If you think a Monster Truck is appropriate to go grocery shopping, then why not!

          Comment


          • #6
            One tire I've been tempted to try on my Hatchet is the new Vee Apache slick. Should roll well and minimize auto steer.

            http://veetireco.com/listings/fat-ti...e-fatty-slick/

            Comment


            • #7
              Originally posted by Paochow View Post
              Should roll well and minimize auto steer.
              Keep in mind that most of the fat tires are not auto-steering because of the tread shape but because of the low pressure deformation.

              This slick tire looks nice and may prove more affordable than the Surly Black Floyd. Don't be shy on the pressure and it will be a blast
              => CrMo 29: KH XC rim, Nimbus CrMo hub, Spirit 110/137 & Schwalbe Big One
              => Flansberrium 26: Nextie rim, JumboJim 4.0, Spirit 127/150mm, M4O ISIS

              Comment


              • #8
                Originally posted by Paochow View Post
                One tire I've been tempted to try on my Hatchet is the new Vee Apache slick. Should roll well and minimize auto steer.

                http://veetireco.com/listings/fat-ti...e-fatty-slick/
                First time I see a slick fat tire.
                Does anyone know if it exists in 29+ size?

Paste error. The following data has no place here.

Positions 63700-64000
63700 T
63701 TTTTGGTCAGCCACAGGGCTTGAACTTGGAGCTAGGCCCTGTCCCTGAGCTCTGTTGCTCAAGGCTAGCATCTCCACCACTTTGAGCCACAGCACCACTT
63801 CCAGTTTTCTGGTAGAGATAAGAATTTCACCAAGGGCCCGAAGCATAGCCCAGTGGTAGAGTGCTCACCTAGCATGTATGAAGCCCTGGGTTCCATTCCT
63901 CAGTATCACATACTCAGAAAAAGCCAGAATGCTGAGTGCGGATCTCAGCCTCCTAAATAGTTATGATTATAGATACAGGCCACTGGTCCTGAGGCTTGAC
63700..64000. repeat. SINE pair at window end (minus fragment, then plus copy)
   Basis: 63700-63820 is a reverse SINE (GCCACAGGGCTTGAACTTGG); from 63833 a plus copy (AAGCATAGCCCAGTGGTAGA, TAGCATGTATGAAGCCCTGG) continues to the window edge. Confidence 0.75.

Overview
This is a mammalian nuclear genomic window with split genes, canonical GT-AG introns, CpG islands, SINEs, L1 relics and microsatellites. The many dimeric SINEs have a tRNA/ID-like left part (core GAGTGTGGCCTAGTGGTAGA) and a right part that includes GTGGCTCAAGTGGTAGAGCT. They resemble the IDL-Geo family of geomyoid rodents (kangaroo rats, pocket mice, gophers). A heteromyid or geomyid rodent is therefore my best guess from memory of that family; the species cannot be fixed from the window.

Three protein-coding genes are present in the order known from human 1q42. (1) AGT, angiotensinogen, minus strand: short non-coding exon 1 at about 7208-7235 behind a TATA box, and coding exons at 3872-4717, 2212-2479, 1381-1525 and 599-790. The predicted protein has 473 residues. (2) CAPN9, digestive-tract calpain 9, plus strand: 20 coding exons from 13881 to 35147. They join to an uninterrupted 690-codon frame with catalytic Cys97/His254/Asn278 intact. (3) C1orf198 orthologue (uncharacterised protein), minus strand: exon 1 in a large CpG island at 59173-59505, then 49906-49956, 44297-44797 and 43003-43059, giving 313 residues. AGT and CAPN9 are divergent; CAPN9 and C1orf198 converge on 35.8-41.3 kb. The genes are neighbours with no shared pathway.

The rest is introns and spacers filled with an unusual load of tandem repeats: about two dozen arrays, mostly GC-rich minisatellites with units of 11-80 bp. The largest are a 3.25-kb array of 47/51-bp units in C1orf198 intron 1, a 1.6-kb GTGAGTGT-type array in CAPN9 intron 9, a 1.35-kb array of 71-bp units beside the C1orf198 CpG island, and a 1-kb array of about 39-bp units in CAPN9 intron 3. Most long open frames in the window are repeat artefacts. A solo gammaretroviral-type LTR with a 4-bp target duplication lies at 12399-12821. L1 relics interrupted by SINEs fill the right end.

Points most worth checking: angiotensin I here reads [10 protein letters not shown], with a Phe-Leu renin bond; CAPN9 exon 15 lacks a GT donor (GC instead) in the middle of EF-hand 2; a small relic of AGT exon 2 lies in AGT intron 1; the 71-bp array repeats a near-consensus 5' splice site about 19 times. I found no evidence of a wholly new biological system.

It would be a good alternative to the knard for my g29 since I ride it more often on urban conditions than on muni.

                By the way, sidd is right, autosteer mainly depends on pressure, when I inflate my knard 29x3 at 32PSI it almost behaves like a road tire.
                See here: http://unicyclist.com/forums/showpos...&postcount=395
                Last edited by UniDreamerFR; 2016-11-20, 09:47 AM.
                - Geared kh36 + Nightrider Lite + Kh Tbar + HS33
                - Qu-ax 36" + nightrider +Q-handle+ cable rim brake
                - kh 29" + knard 29x3+ kh Tbar + HS33
                - Qu-ax trial 19"
                -24"&26" wheels and forks and spare stuffs.

                Comment


                • #9
                  All very enlightening!
                  I just thought it was for looks!

                  Thanks everyone!

                  Comment


                  • #10
                    Did anyone ever get around to test the Vee Apache out on a Nimbus? I am tempted to do it but don't know about spacing issues and also if I am out and it starts to rain I can only imagine the hell I would be in for with a perfectly slick tire.